By Mark Prigg
It is known as the ‘bermuda triangle of space’ and is one of the most dangerous areas of radiation ever encountered.
European researchers today revealed a glimpse into the bizarre radiation zone a few hundred kilometres above the coast of Brazil.
Known as the South Atlantic Anomaly (SAA), it is the point where the Van Allen radiation belts – rings of charged particles that surround Earth – come closest to the planet’s surface.
The South Atlantic Anomaly (SAA) is an area which exposes orbiting satellites to higher-than-usual levels of radiation.
WHAT IS THE SAA
This anomaly is part of a radiation belt, which is a ring of trapped solar radiation between 1000 and 6000 kilometres above the Earth’s surface.
This exists due to weak points in the planet’s magnetic field, with one of these weak points sitting right where the Bermuda Triangle of Space is located.
The South Atlantic Anomaly is of great significance to astronomical satellites and other spacecraft which orbit the Earth at several hundred kilometers altitude; these orbits take satellites through the anomaly periodically, exposing them to several minutes of strong radiation.
When the belts were discovered in the 1950s, scientists suspected the SAA could pose some risk.
Astronauts’ on the space shuttle complained laptop computers would sometimes crash when they passed through the anomaly.
Some spacecraft, such as the Hubble Space Telescope, are even programmed to switch off their delicate instruments as they fly through the area to avoid damage.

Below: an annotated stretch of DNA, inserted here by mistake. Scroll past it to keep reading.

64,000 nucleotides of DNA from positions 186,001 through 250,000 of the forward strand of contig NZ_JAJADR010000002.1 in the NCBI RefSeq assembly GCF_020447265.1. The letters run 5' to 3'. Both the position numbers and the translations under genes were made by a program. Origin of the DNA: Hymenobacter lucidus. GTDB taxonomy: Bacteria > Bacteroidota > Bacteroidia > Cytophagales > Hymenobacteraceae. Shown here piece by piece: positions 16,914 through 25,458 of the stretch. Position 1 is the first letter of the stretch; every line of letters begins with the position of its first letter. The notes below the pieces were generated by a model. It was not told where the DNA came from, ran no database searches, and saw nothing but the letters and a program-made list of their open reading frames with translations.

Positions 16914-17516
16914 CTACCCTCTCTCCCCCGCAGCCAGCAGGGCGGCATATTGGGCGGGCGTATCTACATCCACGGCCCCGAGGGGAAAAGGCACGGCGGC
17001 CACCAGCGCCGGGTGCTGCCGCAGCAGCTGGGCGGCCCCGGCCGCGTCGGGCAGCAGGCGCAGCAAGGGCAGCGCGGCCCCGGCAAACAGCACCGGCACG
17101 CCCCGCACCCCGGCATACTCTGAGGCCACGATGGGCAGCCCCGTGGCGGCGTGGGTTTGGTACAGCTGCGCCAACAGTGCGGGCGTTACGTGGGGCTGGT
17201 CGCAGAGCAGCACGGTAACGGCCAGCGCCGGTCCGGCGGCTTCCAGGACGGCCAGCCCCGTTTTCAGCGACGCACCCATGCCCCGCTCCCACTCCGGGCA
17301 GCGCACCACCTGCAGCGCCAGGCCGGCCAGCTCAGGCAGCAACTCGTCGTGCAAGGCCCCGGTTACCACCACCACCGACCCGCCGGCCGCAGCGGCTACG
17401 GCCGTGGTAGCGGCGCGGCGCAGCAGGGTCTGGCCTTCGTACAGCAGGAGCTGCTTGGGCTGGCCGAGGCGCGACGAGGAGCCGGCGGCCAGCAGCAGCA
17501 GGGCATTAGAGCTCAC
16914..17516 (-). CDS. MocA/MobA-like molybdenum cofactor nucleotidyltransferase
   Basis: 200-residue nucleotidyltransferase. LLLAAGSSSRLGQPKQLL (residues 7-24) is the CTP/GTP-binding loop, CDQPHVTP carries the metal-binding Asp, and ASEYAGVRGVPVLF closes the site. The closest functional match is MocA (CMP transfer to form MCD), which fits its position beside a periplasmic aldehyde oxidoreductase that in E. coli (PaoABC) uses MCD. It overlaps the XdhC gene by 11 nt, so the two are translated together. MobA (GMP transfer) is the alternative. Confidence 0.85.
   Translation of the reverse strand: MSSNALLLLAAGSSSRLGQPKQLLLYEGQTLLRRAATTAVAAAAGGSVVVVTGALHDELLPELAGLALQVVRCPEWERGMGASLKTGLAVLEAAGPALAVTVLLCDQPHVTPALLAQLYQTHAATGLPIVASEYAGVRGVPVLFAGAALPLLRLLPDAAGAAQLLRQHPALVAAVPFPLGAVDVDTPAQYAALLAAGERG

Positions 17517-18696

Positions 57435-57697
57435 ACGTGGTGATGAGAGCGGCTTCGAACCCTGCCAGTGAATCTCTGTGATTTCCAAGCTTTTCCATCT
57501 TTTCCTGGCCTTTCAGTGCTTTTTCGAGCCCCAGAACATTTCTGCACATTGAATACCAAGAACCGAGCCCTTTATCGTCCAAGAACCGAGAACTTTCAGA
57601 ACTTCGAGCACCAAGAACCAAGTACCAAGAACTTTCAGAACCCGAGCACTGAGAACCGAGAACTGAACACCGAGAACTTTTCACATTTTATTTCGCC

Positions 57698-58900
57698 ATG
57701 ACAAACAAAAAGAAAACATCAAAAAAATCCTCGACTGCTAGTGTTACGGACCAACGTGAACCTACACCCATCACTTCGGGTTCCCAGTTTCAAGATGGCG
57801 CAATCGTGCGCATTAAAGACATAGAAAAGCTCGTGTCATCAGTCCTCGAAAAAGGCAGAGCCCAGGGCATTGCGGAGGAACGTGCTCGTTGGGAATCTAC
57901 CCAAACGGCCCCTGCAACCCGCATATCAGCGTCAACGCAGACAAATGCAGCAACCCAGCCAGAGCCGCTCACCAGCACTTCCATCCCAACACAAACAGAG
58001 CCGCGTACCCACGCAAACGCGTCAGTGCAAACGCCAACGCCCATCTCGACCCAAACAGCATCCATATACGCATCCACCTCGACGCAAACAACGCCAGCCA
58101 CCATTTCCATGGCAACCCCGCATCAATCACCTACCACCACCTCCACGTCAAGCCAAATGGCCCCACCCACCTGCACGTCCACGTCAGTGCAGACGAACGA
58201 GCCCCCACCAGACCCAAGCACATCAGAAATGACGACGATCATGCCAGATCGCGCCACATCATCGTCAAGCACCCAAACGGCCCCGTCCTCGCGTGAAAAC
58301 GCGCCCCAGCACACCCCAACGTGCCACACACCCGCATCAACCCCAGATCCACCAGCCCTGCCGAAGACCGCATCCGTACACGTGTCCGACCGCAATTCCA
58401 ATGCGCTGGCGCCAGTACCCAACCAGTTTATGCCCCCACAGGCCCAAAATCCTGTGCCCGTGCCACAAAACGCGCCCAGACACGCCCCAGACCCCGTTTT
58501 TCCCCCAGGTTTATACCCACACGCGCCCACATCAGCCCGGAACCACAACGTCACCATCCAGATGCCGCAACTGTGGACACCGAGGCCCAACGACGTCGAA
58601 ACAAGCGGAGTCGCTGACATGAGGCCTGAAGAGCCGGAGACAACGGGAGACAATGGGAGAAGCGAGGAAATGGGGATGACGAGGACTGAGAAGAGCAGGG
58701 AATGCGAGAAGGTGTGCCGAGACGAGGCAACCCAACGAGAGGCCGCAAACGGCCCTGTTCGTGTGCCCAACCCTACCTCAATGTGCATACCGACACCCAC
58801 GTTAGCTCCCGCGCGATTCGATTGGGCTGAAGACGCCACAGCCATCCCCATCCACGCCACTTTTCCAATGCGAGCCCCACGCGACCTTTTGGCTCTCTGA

The International Space Station has also been given extra shielding to deal with this problem.
Astronauts are also affected by this region, which is said to be the cause of peculiar ‘shooting stars’ (phosphenes) seen in the visual field of astronauts.
Passing through the South Atlantic Anomaly is also thought to be the reason for the early failures of the Globalstar network’s satellites.
Image of the South Atlantic Anomaly (SAA) taken by the ROSAT satellite. Image reflects the SAA at approximately 560Km.
Riccardo Campana at the National Institute for Astrophysics in Bologna, Italy, has analysed radiation data from an X-ray-monitoring satellite called BeppoSAX, which was active from 1996 to 2003.
They found that radiation levels in the lower layer of the SAA were much less than in the upper layers.
They also saw that the anomaly is slowly moving westwards.
The team is now designing a space telescope that will orbit through the lower part of the danger zone, which is not well studied.
‘Most radiation models used in planning space missions are based on extrapolations from high-latitude, high-inclination observations,’ Campana told New Scientist.
‘Low-inclination, low altitude Earth orbits (LEO) are of increasing importance for astrophysical satellites, due to their low background environment, the team wrote.
‘We study the radiation environment in a LEO (500-600 km altitude, 4 degrees inclination) through the particle background measured by the Particle Monitor (PM) experiment onboard the BeppoSAX satellite, between 1996 and 2002.
‘The low-latitude SAA regions are found to have an intensity strongly decreasing with altitude and dependent on the magnetic rigidity. The SAA extent, westward drift and strength vs altitude is shown.’